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Work-related Musculoskeletal Disorder (WRMSDs)
The latest HSE statistics have been released and confirm work related muscular skeletal disorders to be one of the highest rates of absence from work with over 9.5 million working days lost on an annual basis.
In 2015 there were reported 553,000 cases of WRMSDs with 169,000 of these new cases. There are high rates reported in the healthcare sector. This is likely to be due to staff lifting and handling people with limited mobility.
The age of the staff is also a factor with a high rate among those workers aged 45 and over. This may potentially be caused by the amount of time the worker spends (in years) doing repetitive manual handling movements within the workplace. Repetitive movements cause wear and tear of joints over time and weakens the body causing it to be less able to cope under different daily manual handling pressures.
According to the HSE manual handling has been identified as the main work activity causing back disorders with approximately 40% of disorders affect the back, and 40% affecting the upper limbs.
So what are work related musculoskeletal disorders (WRMSDs)?
Work related musculoskeletal disorders (WRMSDs) can be acute or chronic. They can affect muscles, joints and tendons in all parts of the body. Most chronic WRMSDs develop over time.
An injury to the body sustained during a manual handling activity can begin quite suddenly and heal quickly or can linger and the worker finds that the injury never fully heals. It may come and go at different times and even prevent the worker being able to sleep at night.
Stress as a factor
Stress also has a big impact on the ability of the worker to prevent an injury or allow the healing process to fully complete. With some injuries it is a combination of different factors that has caused an injury. The ability of the worker to do their work in a safe manner depends on:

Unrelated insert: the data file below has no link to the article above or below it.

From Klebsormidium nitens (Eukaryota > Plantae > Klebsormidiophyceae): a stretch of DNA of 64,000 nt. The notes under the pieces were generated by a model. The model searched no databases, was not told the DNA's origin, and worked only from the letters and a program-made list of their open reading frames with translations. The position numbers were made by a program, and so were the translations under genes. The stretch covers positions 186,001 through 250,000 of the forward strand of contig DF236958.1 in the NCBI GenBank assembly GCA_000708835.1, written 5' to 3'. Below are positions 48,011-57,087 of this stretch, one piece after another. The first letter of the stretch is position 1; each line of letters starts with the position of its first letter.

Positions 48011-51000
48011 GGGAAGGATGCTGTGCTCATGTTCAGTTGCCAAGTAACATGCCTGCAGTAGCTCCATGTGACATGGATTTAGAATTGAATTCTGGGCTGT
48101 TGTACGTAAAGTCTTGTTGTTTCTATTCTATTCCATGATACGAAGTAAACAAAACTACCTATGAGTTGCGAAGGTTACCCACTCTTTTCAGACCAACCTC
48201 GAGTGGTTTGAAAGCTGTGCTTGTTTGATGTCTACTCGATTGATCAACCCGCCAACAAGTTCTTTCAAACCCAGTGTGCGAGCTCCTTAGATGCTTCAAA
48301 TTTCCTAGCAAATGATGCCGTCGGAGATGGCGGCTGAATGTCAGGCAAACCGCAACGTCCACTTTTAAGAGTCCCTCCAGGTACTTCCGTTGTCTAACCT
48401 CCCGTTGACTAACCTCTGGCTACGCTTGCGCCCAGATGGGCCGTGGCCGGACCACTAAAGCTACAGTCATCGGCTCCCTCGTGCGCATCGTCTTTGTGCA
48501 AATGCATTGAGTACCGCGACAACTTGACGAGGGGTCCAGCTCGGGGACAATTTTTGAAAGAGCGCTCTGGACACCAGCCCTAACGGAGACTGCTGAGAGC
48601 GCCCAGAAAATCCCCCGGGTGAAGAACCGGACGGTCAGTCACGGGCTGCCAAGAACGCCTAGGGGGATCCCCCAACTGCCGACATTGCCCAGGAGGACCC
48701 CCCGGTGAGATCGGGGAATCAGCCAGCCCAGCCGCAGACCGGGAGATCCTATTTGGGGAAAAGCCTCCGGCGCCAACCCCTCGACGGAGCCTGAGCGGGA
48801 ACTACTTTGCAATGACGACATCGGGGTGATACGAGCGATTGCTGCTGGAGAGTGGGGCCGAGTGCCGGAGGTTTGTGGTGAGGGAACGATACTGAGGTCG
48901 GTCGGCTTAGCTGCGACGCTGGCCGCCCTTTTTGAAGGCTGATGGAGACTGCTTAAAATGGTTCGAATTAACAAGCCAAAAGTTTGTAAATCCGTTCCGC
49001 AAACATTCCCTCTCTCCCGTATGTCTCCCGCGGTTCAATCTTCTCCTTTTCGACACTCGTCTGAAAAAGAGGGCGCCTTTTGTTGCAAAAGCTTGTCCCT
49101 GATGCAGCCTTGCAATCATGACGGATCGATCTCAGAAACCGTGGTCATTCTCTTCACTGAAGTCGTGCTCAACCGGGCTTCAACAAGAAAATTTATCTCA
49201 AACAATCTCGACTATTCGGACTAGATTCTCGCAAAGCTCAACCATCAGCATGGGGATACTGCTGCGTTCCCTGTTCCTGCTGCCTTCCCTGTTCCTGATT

- The culture of the organisation: If the worker experiences health and safety management as an integral part of the business it will become the norm to complete work activities in a safe manner. If the management of the organisation leads by example and ensures work is done safely the worker will generally follow their example.
- The timeframe in which the work needs to be completed: If a worker feels under pressure to complete a task no matter how minor the task is, then there may be a likelihood that it is not completed in a safe manner. The pace of work is directly influenced by a time limit and if there is less time available then safety could be compromised by the method and speed at work is undertaken.
- The provision of resources: If lifting equipment (slings, hoists) and moving equipment (trolleys) is provided then the worker will be able to do a task in a safe manner
- The provision of instruction, information and training to the worker: If adequate training is giving then the worker can make better informed decisions on the safest method of lifting and moving an object or person
QCS have guidance and policies to support your service in meeting the requirements of health and safety.
For the HSE Work-related Musculoskeletal Disorder (WRMSDs) Statistics in Great Britain, please click here: Work-related Musculoskeletal Disorder (WRMSDs)
Sally Beck RGN, BSc (Hons), MSc, CMIOSH – QCS Expert Health and Safety Contributor